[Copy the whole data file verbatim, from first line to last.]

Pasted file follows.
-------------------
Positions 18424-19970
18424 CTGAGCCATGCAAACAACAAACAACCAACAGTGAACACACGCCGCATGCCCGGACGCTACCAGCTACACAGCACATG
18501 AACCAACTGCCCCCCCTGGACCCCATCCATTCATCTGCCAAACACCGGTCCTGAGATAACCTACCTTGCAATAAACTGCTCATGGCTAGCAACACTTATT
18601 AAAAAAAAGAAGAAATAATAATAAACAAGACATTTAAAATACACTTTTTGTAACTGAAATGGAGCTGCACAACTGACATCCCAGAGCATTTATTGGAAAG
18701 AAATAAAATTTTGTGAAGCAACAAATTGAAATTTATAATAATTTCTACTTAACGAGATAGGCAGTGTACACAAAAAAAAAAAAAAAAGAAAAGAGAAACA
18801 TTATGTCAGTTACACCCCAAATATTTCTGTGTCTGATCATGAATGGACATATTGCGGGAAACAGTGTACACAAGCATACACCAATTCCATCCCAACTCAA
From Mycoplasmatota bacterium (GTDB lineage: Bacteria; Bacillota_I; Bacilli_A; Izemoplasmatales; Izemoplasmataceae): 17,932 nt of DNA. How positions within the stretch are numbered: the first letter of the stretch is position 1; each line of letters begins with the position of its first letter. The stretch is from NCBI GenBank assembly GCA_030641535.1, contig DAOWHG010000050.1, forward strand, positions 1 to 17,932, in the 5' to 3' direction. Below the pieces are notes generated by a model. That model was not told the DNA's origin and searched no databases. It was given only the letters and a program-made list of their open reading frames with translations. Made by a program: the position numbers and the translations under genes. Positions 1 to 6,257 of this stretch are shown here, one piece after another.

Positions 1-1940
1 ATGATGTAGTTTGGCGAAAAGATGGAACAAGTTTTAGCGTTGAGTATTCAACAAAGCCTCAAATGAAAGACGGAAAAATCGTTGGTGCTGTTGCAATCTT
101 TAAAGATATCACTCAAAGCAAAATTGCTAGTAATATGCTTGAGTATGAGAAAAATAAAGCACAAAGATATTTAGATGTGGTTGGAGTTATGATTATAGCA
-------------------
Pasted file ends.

Positions 18424-19970
18424 CTGAGCCATGCAAACAACAAACAACCAACAGTGAACACACGCCGCATGCCCGGACGCTACCAGCTACACAGCACATG
18501 AACCAACTGCCCCCCCTGGACCCCATCCATTCATCTGCCAAACACCGGTCCTGAGATAACCTACCTTGCAATAAACTGCTCATGGCTAGCAACACTTATT
18601 AAAAAAAAGAAGAAATAATAATAAACAAGACATTTAAAATACACTTTTTGTAACTGAAATGGAGCTGCACAACTGACATCCCAGAGCATTTATTGGAAAG
18701 AAATAAAATTTTGTGAAGCAACAAATTGAAATTTATAATAATTTCTACTTAACGAGATAGGCAGTGTACACAAAAAAAAAAAAAAAAGAAAAGAGAAACA
18801 TTATGTCAGTTACACCCCAAATATTTCTGTGTCTGATCATGAATGGACATATTGCGGGAAACAGTGTACACAAGCATACACCAATTCCATCCCAACTCAA
From Mycoplasmatota bacterium (GTDB lineage: Bacteria; Bacillota_I; Bacilli_A; Izemoplasmatales; Izemoplasmataceae): 17,932 nt of DNA. How positions within the stretch are numbered: the first letter of the stretch is position 1; each line of letters begins with the position of its first letter. The stretch is from NCBI GenBank assembly GCA_030641535.1, contig DAOWHG010000050.1, forward strand, positions 1 to 17,932, in the 5' to 3' direction. Below the pieces are notes generated by a model. That model was not told the DNA's origin and searched no databases. It was given only the letters and a program-made list of their open reading frames with translations. Made by a program: the position numbers and the translations under genes. Positions 1 to 6,257 of this stretch are shown here, one piece after another.

Positions 1-1940
1 ATGATGTAGTTTGGCGAAAAGATGGAACAAGTTTTAGCGTTGAGTATTCAACAAAGCCTCAAATGAAAGACGGAAAAATCGTTGGTGCTGTTGCAATCTT
101 TAAAGATATCACTCAAAGCAAAATTGCTAGTAATATGCTTGAGTATGAGAAAAATAAAGCACAAAGATATTTAGATGTGGTTGGAGTTATGATTATAGCA